A romantic comedy about a man, a woman and a football team. Based on Nick Hornby's best selling autobiographical novel, Fever Pitch. English teacher Paul Ashworth believes his long standing... See full summary »
In small-town Texas, high school football is a religion. The head coach is deified, as long as the team is winning and 17-year-old schoolboys carry the hopes of an entire community onto the... See full summary »
James Van Der Beek,
At the 1988 Winter Olympics at Calgary, we see Doug Dorsey battered in a vicious hockey game against West Germany. We then see Kate Moseley doing her program and falling when a lift goes ... See full summary »
A romantic comedy about a man, a woman and a football team. Based on Nick Hornby's best selling autobiographical novel, Fever Pitch. English teacher Paul Ashworth believes his long standing obsession with Arsenal serves him well. But then he meets Sarah. Their relationship develops in tandem with Arsenal's roller coaster fortunes in the football league, both leading to a nail biting climax. Written by
When Sarah asks Paul to quote Lord Byron, he quotes a famous couplet, "The Assyrians came down like the wolf on the fold; / Their cohorts were gleaming in purple and gold." But he changes "purple and gold" to "black and old gold," the colors of the Wolves football team. See more »
When, as a child, Paul Ashworth goes to see the Reading FC game, the Reading FC Club Badge on the rosette of the supporters is the one which did not come into being until around the 1987-1988 season. The badge that should have been worn in the 1970s, when the match took place, was the old style 'Elm Trees' badge. See more »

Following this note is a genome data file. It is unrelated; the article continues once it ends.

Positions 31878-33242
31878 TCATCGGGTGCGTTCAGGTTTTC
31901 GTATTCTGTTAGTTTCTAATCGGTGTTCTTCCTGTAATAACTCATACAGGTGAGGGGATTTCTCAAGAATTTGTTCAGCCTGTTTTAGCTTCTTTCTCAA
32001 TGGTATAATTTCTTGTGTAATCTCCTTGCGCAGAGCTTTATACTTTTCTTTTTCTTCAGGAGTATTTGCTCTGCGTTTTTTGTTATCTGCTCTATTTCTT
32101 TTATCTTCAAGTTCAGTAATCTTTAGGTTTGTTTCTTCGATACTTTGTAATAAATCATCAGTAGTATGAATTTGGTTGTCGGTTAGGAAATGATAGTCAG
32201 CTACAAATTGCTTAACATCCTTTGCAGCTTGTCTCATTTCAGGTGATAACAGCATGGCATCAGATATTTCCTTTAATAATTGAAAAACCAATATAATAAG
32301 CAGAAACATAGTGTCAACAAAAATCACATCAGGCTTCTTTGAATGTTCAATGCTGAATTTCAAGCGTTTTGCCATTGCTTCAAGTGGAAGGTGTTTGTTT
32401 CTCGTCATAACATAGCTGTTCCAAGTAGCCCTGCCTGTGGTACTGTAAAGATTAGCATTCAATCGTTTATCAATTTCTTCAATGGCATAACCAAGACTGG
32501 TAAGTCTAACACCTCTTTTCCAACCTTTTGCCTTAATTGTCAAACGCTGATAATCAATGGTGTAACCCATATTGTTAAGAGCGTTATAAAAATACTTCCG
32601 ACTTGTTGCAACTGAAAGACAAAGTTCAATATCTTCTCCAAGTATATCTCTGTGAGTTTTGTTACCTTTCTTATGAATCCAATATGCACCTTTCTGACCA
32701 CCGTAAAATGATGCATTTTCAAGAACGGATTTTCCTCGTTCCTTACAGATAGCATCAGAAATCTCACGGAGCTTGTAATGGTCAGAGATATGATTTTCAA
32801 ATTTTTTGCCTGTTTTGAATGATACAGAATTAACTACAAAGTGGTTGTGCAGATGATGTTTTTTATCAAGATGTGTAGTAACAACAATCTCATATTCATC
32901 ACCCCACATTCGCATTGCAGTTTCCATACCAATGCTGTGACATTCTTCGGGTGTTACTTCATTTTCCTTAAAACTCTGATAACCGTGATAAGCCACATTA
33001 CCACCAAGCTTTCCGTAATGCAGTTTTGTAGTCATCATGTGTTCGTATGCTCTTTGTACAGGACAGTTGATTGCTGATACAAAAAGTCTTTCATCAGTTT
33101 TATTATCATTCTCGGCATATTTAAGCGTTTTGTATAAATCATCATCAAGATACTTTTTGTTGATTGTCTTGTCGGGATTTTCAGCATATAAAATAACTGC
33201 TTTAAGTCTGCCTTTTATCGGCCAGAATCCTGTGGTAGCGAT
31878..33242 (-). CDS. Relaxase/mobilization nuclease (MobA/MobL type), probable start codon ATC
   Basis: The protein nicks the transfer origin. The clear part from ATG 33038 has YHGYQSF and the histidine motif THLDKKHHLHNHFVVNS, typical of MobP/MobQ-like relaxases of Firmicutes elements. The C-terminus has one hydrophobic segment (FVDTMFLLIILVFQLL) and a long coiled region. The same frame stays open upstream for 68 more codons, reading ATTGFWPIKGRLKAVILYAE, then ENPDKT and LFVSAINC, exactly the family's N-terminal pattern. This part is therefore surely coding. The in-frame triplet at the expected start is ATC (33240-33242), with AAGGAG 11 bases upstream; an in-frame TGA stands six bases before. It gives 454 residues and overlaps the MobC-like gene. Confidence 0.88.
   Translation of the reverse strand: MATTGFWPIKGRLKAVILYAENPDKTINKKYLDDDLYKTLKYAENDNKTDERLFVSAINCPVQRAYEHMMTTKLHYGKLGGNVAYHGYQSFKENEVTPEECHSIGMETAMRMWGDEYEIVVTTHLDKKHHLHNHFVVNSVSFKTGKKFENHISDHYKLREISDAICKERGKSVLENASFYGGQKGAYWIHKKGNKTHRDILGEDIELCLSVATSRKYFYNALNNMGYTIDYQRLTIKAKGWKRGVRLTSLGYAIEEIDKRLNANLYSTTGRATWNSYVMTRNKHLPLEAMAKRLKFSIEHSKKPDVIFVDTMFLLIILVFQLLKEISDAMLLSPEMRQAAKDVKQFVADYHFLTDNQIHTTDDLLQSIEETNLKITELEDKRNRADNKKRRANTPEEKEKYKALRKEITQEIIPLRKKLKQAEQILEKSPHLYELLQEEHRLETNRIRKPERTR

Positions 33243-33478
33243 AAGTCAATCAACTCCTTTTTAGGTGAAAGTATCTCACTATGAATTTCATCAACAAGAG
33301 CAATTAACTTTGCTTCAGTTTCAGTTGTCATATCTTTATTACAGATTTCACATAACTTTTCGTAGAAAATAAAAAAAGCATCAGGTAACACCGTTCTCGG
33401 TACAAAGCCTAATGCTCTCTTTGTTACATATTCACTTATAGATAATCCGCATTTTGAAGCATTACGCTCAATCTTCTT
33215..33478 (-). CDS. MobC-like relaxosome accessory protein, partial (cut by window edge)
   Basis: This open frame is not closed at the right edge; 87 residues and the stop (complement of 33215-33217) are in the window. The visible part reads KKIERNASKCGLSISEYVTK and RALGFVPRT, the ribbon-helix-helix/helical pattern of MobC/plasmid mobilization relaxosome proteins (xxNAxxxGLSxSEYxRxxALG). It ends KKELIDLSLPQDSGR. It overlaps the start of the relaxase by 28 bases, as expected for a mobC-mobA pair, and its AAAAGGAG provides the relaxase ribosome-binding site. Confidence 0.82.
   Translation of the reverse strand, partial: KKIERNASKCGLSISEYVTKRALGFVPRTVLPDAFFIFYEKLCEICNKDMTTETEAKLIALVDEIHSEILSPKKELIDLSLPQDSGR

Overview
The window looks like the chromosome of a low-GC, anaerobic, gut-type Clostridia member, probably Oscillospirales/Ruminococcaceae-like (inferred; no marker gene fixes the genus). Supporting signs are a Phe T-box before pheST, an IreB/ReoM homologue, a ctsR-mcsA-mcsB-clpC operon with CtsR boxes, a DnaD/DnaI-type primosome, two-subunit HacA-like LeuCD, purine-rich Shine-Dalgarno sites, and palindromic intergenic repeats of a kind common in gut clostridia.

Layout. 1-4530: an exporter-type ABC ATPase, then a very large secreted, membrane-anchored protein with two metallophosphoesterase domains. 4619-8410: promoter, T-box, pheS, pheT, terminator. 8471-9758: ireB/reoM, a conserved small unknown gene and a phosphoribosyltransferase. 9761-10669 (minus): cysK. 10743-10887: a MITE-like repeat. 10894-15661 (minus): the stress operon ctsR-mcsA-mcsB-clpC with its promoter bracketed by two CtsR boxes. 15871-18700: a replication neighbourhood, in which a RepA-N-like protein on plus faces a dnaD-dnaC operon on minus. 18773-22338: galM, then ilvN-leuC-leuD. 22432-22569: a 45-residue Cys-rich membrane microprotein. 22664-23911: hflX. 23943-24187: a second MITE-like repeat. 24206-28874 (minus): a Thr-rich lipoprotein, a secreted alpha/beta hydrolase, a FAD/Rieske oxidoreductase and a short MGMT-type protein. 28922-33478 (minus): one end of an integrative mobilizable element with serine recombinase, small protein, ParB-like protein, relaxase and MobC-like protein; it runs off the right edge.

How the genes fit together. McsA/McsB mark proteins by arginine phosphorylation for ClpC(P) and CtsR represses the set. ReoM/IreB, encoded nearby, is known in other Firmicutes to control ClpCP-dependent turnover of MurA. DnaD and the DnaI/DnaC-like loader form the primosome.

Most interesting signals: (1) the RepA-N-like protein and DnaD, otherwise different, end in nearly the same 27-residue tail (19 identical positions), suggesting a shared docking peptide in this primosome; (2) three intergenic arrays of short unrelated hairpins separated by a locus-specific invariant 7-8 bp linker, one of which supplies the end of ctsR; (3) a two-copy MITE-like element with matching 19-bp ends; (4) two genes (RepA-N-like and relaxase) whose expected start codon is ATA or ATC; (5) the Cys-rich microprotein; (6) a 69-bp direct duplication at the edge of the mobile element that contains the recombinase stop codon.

This film explores the life, thoughts and relationships of an obsessive sports fan. It happens to be have been made in England about a particularly dramatic title win (Arsenal's 1989 victory was the stuff of legend), but applies to obsessives everywhere, who pin all of their happiness on some team over which they can exert no control. The writing is insightful, for example "I don't know whether life is s*** because Arsenal are s***, or the other way around" will be recognised by any fan of a sporting (or political) team, and the central character's long-term reaction to the long-sought victory is spot on. The acting and direction are also spot on. The mellifluous Colin Firth leads an excellent ensemble, from which Mark Strong (as Firth's buddy) stands out. Like the best British films (Brassed Off, for example), this one has real situations and real, recognisable characters you care about, spiced with gentle comedy. I recommend this one warmly.
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